Bhawana “Suruchi” Shrestha
Engineering Ultra-Potent Sperm-Binding IgG Antibodies for Effective Non-Hormonal Female Contraception
Nearly half of all pregnancies in the United States are unintended. Millions of women avoid using available contraceptives and risk unintended pregnancies every year, due to perceived and/or real side-effects associated with the use of exogenous hormones. This indicates a strong unmet need for alternative, non-hormonal contraceptives. Direct vaginal delivery of sperm-binding monoclonal antibodies (mAb) can provide the much-needed non-hormonal contraception. To address the unmet need, this project developed a panel of ultra-potent sperm-binding IgGs possessing 6-10 Fabs against a unique surface antigen universally present on human sperm. These highly multivalent IgGs (HM-IgGs) are at least 10- to 16-fold more potent and faster at agglutinating sperm than the parent IgG, while preserving Fc-mediated trapping of individual spermatozoa in vaginal mucus. The increased potencies translate to effective (>99.9%) reduction of progressively motile sperm in the sheep vagina using just 33 micrograms of the 10-Fab HMIgG. HM-IgGs produce at comparable yields and possess identical thermal stability to the parent IgG, with greater homogeneity. HM-IgGs represent not only promising biologics for non-hormonal contraception but also a promising platform for generating potent agglutinating mAb for diverse medical applications.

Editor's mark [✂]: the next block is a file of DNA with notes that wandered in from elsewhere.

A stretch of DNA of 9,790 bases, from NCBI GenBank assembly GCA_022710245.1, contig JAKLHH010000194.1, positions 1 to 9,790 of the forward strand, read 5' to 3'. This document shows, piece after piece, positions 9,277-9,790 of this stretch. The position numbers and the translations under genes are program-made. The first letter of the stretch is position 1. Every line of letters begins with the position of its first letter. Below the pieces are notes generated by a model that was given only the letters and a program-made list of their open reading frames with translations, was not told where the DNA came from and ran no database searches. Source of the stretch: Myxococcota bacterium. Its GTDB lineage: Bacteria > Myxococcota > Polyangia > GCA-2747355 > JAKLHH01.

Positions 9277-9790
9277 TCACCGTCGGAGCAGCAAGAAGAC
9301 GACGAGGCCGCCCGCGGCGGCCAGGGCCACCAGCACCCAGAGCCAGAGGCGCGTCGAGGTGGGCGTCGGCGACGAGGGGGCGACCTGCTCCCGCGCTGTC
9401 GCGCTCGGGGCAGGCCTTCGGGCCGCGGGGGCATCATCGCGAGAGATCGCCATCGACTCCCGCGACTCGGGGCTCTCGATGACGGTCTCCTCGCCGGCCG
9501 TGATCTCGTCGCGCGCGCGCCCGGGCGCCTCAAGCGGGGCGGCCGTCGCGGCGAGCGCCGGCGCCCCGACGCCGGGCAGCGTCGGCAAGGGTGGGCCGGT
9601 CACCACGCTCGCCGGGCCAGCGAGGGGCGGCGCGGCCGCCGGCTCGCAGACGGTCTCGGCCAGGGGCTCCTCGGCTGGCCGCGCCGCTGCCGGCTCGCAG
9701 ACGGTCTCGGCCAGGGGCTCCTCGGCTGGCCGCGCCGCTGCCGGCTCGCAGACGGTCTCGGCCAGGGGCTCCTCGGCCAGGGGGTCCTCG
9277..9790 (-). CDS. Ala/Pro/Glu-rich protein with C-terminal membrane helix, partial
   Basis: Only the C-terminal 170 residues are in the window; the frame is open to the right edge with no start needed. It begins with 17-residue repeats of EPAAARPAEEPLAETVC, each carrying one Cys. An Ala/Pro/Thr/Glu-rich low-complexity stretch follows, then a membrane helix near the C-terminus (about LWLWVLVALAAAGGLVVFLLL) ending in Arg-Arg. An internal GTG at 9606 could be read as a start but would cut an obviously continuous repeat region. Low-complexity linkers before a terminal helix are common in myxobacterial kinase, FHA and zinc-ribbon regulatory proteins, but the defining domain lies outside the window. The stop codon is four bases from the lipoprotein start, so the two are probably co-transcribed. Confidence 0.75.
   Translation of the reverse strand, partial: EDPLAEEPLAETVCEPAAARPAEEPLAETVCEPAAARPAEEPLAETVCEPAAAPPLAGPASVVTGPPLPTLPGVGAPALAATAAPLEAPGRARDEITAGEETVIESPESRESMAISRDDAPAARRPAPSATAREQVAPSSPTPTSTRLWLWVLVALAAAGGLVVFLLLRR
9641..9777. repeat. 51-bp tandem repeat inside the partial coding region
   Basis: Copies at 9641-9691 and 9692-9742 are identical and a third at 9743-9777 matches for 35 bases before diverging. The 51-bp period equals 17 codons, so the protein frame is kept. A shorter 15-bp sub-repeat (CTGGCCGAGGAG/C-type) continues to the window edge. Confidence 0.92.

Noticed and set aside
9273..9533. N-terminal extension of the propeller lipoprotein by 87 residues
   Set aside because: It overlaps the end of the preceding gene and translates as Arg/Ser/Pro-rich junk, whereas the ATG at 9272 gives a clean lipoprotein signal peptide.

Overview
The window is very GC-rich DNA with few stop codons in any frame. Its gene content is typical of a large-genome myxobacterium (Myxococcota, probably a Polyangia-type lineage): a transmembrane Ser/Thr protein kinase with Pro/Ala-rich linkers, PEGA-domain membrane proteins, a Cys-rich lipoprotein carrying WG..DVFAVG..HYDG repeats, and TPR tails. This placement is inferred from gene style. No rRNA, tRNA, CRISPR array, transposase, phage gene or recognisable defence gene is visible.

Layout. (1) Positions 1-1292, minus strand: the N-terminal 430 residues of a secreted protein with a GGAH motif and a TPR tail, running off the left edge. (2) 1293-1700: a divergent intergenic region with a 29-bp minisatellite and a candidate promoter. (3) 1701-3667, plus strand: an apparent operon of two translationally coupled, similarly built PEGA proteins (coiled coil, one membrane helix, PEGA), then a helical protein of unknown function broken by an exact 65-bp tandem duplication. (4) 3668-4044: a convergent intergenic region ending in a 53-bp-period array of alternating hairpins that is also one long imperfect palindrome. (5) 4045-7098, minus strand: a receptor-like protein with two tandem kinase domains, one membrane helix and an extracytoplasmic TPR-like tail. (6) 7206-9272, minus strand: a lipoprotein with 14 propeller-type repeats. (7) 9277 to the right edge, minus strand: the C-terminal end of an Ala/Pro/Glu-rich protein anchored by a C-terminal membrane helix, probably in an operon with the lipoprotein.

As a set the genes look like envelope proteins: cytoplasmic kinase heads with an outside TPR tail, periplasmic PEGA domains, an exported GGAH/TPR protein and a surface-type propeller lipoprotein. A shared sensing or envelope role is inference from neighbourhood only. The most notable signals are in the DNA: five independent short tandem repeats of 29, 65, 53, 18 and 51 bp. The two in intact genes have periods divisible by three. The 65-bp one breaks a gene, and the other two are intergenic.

At the start of my PhD, I had no prospects of competing for prestigious fellowships because international graduate students are typically ineligible for fellowships and awards. By changing the eligibility criteria, the PhRMA Foundation gave me an opportunity to attain a professional achievement that makes me a strong candidate for a career in the pharmaceutical industry. I am extremely honored to be a recipient of the PhRMA Foundation Predoctoral Fellowship in Pharmaceutics. This fellowship has provided me the financial freedom and confidence to solely focus on advancing my dissertation research and has resulted in multiple first-author research manuscripts.